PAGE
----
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NEW YORK (GenomeWeb) – Pursuing drug targets that have supporting genetic evidence could double the clinical development success rate, according to researchers led by GlaxoSmithKline's Philippe Sanseau.

More than half of clinical trials fail because the drugs are not effective, and drawing on genes that have been linked to disease could help inform the drug target selection process and make it more successful.

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In PLOS this week: transcriptomic and genomic analysis of prostate cancer by ancestry, genes linked to liver function in Korean cohort, and more.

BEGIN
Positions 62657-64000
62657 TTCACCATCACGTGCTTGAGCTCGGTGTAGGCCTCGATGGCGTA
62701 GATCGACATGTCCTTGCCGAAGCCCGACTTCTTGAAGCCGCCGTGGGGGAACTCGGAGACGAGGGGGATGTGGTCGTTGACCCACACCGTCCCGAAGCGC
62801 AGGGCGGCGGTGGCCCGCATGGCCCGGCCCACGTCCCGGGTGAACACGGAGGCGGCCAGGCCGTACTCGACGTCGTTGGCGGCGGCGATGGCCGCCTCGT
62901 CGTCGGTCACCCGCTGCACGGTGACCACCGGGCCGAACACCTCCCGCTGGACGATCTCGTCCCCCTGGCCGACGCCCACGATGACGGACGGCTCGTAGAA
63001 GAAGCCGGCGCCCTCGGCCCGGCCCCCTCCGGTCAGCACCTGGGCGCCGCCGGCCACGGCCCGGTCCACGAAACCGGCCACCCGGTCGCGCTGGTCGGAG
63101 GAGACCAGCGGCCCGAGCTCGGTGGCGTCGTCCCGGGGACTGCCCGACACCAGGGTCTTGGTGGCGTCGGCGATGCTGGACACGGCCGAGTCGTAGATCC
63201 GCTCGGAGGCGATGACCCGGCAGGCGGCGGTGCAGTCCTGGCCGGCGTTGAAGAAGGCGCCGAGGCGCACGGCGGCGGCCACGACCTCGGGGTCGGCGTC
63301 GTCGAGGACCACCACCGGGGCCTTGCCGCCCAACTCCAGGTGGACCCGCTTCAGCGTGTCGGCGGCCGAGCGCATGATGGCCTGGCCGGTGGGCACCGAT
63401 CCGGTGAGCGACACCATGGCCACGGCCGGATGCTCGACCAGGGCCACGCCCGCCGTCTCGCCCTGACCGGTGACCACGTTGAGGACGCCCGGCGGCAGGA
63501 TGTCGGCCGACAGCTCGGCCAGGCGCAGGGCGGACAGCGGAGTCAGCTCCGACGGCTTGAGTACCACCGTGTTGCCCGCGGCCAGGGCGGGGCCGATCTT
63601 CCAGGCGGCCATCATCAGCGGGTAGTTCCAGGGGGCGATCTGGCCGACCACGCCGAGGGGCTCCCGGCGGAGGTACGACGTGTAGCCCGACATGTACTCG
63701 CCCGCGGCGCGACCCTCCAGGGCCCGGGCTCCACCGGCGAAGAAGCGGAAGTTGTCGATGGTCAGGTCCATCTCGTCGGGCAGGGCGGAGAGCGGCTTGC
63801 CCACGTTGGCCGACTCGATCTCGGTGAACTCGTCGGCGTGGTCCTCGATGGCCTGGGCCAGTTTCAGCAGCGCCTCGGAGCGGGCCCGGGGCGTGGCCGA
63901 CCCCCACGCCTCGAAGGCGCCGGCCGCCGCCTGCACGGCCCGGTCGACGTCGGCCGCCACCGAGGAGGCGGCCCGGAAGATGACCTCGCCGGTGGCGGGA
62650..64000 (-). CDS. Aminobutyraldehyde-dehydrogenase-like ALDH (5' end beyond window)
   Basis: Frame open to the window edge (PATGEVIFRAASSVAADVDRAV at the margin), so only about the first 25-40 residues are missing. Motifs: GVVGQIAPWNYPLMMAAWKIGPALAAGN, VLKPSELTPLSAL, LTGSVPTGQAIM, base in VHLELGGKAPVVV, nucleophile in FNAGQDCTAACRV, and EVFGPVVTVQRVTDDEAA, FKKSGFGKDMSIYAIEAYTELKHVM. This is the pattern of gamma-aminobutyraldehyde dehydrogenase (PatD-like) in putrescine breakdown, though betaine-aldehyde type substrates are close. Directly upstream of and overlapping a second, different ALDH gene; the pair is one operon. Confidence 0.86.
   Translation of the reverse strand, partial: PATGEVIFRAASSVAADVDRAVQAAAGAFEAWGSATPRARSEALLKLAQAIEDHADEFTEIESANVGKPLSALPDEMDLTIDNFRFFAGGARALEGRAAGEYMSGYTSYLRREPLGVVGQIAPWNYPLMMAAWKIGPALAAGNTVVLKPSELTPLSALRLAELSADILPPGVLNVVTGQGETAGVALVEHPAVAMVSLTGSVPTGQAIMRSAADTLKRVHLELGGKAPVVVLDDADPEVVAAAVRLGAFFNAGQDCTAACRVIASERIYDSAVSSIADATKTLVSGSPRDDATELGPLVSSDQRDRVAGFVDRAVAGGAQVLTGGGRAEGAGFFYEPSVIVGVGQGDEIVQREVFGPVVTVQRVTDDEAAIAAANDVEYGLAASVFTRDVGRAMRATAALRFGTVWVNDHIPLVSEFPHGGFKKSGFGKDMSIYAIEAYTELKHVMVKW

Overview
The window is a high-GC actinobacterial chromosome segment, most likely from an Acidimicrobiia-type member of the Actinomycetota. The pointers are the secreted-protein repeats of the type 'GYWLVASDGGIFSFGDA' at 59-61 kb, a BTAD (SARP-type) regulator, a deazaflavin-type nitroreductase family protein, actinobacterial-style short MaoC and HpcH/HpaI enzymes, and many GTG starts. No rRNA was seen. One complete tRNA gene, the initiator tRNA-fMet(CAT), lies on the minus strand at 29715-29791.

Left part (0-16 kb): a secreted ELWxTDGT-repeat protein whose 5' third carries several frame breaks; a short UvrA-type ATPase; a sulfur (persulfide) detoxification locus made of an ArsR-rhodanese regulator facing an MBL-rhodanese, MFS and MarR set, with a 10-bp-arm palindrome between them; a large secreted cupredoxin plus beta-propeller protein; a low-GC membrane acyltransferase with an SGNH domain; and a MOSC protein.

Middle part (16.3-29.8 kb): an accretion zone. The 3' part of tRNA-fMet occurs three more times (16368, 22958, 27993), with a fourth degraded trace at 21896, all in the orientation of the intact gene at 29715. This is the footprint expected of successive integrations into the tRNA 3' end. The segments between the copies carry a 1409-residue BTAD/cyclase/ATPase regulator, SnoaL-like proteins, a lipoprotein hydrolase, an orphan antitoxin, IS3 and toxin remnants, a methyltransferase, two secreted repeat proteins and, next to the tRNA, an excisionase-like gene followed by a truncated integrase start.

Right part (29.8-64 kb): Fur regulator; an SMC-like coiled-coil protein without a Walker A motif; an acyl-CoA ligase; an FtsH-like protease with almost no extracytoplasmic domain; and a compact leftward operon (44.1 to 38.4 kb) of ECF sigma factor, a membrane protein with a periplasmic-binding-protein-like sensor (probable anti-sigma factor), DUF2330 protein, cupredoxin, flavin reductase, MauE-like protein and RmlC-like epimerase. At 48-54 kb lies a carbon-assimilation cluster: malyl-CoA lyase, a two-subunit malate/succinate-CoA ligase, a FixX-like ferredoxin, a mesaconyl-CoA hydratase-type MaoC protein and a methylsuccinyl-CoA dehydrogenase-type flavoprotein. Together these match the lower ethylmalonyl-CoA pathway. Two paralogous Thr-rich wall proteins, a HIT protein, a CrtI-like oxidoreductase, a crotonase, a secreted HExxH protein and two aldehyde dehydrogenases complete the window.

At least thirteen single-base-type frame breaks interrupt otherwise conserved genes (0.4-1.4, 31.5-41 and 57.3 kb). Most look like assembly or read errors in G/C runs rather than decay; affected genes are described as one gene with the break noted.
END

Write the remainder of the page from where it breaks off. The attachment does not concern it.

British Columbia is incorporating genomics into its tracking of the ongoing COVID-19 outbreak, Business in Vancouver reports.

An analysis by the Personalized Medicine Coalition finds that about a quarter of new drugs approved in 2019 by the US Food and Drug Administration were personalized medicines.

The governor of New York has proposed a five-year plan to study the genomes of people with or who are at high risk of developing Alzheimer's disease.

Feb
25
Sponsored by
Loop Genomics

This webinar will discuss a study that used long-read transcriptome sequencing to explore the distribution of isoforms in colon cancer samples and their metastasis counterparts. 

Feb
26
Sponsored by
Autogen

This webinar will explain how the Clinic for Special Children in Strasburg, Pennsylvania, has transformed its DNA workflows to improve the diagnosis and treatment of genetic illnesses that are prevalent in the pediatric population of its community.

Mar
31
Sponsored by
Isoplexis

This webinar will discuss the application of single-cell proteomics and immune-imaging in adoptive cell therapy (ACT) for cancer.